It is difficult to overstate the pace of technological advancement in the twenty-first century. Most of us are old enough to remember the days before the internet, before smartphones, before IMDB and Wikipedia gave us instant answers to all of life’s questions, and before Netflix replaced our shelves upon shelves of VHS tapes. But something we don’t think about quite as much is the application of developed technology to healthcare.
There are few things as important to us as our children. The plight of newborn babies tugs at the heartstrings of even the most callous among us. And our collective investment in improving techniques and technologies to improve healthcare outcomes for these tiny treasures reflects this priority. These are just a few developing devices and amazing advances in neonatal care.
Pulmonary Function Tests
One of the most challenging elements of neonatal care is the infant’s lung capacity and function. Early detection of lung problems could save many lives. Current methodology for testing lung function is improving by leaps and bounds, leading to earlier detection and better diagnoses for infants with pulmonary disorders such as apnea or hypoxemia.
Last year, Children’s Hospital of Philadelphia doctors reported a surprisingly successful experiment. According to a Wall Street Journal article, “they kept premature lambs alive in a bag of fluid for longer and with better health outcomes than in previous artificial-womb experiments.” While the technology still needs some improvements before wide-scale deployment for human children, the concept is promising. These fluid-filled bags, complete with an artificial placenta, will effectively allow doctors to treat premies as a fetus, rather than a newborn – potentially saving the lives of infants with underdeveloped lungs.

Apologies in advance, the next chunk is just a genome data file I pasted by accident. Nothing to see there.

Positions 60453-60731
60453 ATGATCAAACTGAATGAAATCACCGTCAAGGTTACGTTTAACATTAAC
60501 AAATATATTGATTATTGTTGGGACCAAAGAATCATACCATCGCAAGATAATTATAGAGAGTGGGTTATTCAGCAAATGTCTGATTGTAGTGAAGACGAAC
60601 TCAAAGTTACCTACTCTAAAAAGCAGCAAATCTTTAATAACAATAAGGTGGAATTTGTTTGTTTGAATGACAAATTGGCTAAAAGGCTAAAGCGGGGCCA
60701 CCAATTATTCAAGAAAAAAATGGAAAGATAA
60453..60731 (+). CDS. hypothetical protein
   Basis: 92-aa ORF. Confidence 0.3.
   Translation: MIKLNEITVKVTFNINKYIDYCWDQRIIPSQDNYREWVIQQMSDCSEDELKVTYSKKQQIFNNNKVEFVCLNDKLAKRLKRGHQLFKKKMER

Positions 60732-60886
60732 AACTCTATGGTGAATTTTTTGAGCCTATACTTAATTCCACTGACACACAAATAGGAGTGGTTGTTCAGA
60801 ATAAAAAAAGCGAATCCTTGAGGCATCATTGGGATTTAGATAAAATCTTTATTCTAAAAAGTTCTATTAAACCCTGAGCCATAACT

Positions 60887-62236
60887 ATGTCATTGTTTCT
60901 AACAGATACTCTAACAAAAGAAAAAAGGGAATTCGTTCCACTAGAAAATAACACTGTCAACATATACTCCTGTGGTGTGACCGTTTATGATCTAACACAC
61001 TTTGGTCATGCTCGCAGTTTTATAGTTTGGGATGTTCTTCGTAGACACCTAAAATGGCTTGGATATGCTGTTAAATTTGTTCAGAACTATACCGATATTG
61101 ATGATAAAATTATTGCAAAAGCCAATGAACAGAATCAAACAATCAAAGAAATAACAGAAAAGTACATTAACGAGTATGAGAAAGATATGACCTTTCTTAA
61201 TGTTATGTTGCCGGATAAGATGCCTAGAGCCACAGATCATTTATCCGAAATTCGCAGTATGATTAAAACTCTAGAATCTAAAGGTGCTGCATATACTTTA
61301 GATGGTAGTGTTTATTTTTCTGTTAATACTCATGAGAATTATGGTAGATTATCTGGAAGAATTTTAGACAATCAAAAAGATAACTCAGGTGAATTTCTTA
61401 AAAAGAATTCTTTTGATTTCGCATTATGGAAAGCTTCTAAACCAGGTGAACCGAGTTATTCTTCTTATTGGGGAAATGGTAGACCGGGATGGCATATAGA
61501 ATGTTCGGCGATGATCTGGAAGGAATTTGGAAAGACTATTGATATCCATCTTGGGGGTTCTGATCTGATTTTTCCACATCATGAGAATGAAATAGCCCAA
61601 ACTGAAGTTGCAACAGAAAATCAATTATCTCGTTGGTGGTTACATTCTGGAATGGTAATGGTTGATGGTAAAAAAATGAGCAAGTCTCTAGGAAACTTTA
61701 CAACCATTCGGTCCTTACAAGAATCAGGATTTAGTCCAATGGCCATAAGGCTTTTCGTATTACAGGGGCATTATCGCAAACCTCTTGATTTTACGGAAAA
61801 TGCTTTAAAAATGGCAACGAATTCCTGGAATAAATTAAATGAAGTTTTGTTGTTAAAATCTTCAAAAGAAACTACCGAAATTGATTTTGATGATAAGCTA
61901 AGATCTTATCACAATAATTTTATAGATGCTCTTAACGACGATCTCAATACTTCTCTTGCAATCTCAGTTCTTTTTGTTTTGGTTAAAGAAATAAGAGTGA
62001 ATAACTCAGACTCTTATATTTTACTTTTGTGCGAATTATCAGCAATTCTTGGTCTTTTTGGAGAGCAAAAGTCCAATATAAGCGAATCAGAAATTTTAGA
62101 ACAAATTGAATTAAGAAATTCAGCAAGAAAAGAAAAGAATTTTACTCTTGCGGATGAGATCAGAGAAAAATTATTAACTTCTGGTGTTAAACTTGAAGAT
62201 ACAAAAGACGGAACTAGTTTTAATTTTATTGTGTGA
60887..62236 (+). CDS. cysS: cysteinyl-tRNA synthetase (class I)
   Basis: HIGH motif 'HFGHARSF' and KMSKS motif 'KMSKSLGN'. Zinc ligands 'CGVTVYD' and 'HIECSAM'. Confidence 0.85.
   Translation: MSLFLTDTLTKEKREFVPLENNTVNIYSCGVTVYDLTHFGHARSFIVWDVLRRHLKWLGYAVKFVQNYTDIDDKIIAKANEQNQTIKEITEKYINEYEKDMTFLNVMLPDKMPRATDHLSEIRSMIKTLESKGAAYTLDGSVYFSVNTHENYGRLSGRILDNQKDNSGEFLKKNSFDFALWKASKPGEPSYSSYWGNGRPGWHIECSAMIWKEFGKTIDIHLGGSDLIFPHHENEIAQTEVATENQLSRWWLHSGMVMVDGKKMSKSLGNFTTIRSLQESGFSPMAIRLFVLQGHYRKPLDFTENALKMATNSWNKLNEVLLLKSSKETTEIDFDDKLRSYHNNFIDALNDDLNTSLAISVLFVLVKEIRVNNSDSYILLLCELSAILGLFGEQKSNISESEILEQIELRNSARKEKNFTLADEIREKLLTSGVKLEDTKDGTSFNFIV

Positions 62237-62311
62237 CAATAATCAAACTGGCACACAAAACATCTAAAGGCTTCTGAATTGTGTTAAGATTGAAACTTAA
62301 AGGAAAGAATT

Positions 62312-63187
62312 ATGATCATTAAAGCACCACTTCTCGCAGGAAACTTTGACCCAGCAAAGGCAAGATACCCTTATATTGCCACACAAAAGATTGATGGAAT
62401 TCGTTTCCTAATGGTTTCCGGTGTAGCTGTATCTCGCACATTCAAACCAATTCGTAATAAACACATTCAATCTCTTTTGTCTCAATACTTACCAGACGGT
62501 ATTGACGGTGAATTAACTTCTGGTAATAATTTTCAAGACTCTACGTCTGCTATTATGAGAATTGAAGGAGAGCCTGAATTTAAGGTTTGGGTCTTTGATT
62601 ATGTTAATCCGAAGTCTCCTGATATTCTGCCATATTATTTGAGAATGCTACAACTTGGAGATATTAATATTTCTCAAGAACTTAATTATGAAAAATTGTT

The implications of Big Data on modern society are still not totally obvious. Mankind has amassed more information in the past thirty years than all previous generations combined. As you read this, data scientists are analyzing millions of records and looking for predictive trends in complex systems such as weather patterns, the stock market, and in the human body.
One of the many interesting applications of predictive analytics is the ability to analyze infant vital metrics in real time and predict illnesses and detect injuries faster and earlier, leading to lower infant mortality. According to a paper published in Frontiers in Pediatrics, “The high volume of data generated in an NICU with a velocity of hundreds of data points per patient-minute can be used for predictive monitoring. This involves analyzing physiological data to identify infants at high risk and detect illness in an early stage”
Extracorporeal Membrane Oxygenation Machine
This device can be thought of as an artificial lung that operates outside the infant’s body. It’s very similar to a heart-lung machine. Blood from the infant is circulated into the machine, cleaned of carbon dioxide, enriched with fresh oxygen, and circulated back into the baby’s bloodstream.
We all care deeply about the rising generation. Luckily for those of us in developed nations, the best minds on the planet are dedicated to improving the quality of care and developing innovations that will reduce infant mortality by leaps and bounds.
Image Credit: Guardian Angel Adoptions